In the recent appeal case of HKSAR v Kwan On Construction Co. Ltd. (HCMA 358/2018), the Court of First Instance examined the duties of an appointed contractor of a construction site to avoid mosquito breeding.
Section 27(3) of the Public Health and Municipal Services Ordinance, Cap 132, provides that “If any larvae or pupae of mosquitoes are found on any premises consisting of a building site of which there is the appointed contractor, the appointed contractor of the site shall be guilty of an offence.” The offence, upon conviction, carries a maximum fine of HK$25,000 and a daily fine of HK$450.
Kwan On Construction Co. Ltd. (the Company) was the appointed contractor of a construction site. The Magistrate convicted the Company of contravening s.27(3) of the Public Health and Municipal Services Ordinance on the ground that mosquito larvae were found in the water accumulated in a sunken part of a water-filled barrier. Although the Company had covered the sunken part of the water-filled barrier with adhesive tapes to prevent the accumulation of water, the adhesive tapes were found to be damaged. The Magistrate held that the offence under s.27(3) was one of absolute liability and that the common law defence was not available. The Magistrate also said that, even if a common law defence was available, the evidence adduced by the Company was inadequate to show that its site foremen had carried out inspections for the purposes of establishing an “honest and reasonable belief”, which is an exculpatory defence against charges made under s.27(3).
The Company appealed against the conviction on the grounds that the Magistrate had erred in construing the s.27(3) offence as one of absolute liability and in refusing to allow the Company to rely on the common law defence. The Court of First Instance accepted the Company’s grounds of appeal and clarified that the offence created by s.27(3) was one of strict liability. Accordingly, although there is no statutory defence, the common law defence of “honest and reasonable belief” is available. The Court of First Instance also expounded that the onus was on the Company to prove, on the balance of probabilities, that the Company honestly and reasonably believed that there were no larvae or pupae of mosquitoes on the construction site.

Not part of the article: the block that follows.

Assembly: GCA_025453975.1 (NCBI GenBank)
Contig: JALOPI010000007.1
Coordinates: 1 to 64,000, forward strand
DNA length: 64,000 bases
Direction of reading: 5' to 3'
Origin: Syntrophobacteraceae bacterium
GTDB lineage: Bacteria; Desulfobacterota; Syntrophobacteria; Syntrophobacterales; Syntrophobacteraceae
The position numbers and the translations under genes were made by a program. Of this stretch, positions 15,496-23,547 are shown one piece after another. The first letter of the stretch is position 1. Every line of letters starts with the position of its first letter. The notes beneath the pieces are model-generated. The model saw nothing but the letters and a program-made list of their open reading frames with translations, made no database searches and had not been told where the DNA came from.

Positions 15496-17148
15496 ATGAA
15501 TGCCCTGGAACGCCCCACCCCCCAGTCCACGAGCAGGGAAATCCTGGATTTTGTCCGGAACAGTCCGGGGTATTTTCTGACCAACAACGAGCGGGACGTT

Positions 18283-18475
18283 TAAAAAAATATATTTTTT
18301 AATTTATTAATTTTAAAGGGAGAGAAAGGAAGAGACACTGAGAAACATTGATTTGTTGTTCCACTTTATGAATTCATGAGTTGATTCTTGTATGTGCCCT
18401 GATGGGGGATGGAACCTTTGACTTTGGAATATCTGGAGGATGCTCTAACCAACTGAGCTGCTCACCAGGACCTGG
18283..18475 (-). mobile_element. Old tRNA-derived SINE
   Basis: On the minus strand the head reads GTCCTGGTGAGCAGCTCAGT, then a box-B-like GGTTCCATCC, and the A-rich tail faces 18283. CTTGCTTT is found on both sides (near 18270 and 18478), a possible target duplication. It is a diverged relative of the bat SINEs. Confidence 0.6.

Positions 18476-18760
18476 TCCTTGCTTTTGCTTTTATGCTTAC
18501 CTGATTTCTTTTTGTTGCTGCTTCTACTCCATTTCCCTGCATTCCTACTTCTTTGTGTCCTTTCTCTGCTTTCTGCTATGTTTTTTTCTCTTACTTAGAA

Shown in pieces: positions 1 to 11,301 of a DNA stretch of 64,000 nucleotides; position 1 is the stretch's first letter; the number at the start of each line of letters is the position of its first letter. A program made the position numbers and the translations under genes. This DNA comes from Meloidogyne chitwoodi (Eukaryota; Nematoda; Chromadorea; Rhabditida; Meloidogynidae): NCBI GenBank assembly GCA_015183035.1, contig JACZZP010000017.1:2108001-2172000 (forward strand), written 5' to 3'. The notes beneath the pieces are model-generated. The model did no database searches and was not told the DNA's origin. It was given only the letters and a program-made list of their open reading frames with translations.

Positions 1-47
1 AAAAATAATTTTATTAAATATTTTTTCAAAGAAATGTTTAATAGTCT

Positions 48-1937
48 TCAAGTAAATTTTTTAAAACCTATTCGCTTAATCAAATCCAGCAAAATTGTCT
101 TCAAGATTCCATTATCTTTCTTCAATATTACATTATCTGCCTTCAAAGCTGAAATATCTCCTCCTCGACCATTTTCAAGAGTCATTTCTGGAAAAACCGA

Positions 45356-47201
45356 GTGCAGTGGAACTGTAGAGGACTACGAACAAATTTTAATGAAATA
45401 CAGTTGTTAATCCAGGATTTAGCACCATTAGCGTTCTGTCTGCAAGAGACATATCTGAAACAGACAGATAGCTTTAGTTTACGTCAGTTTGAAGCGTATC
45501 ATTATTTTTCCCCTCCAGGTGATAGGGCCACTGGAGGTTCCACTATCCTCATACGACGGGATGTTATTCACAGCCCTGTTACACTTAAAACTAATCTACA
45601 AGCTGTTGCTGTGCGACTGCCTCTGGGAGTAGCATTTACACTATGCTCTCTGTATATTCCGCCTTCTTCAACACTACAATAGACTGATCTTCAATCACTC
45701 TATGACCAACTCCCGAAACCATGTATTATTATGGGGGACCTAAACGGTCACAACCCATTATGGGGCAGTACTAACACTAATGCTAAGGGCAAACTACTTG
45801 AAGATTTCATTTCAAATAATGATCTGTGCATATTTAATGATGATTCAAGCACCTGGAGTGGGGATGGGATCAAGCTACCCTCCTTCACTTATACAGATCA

In reassessing whether the Company had satisfied the common law defence, the Court of First Instance took into consideration the Magistrate’s acceptance of the evidence given by the Company’s witness that there was a system in place to prevent mosquito breeding, including regular mosquito preventative training for workers, regular check-ups on the adhesive tapes applied on the sunken parts of the water-filled barriers, and weekly site inspections by foremen and site supervisors. Also, photographs taken on the site showed that adhesive tapes were in fact applied on various sunken parts of the water-filled barriers. In this regard, the problem of mosquito breeding was seemingly mild because mosquito larvae were found only at one location. In addition, the Court of First Instance noted that the law only required an appointed contractor to implement all reasonable measures to prevent mosquito breeding, and the system implemented by the Company complied with the guidelines recommended by the Food and Environmental Hygiene Department. In light of this, the Court of First Instance held that the Company had succeeded in establishing the common law defence and the conviction was therefore quashed.
This judgment confirms that the offence under s.27(3) is one of strict liability, and an appointed contractor can rely on the common law defence that it honestly and, upon reasonable grounds, believes that under no circumstances will larvae or pupae of mosquito exist on the construction site. It is therefore prudent that appointed contractors take proactive steps to implement effective systems on their construction sites to prevent the accumulation of water and mosquito breeding. In order to discharge their statutory duties in this respect, appointed contractors are also recommended to critically review the guidelines and updates made available by the Food and Environmental Hygiene Department from time to time to ensure compliance.
About the author of this article
The author of this article, Mr. Stanley Lo, was the General Counsel of Kwan On Holdings Limited (the parent company of Kwan On Construction Co. Ltd.) when this appeal case was heard. Mr. Lo subsequently joined Deacons’ Construction Practice as a Consultant on 1 April 2019.
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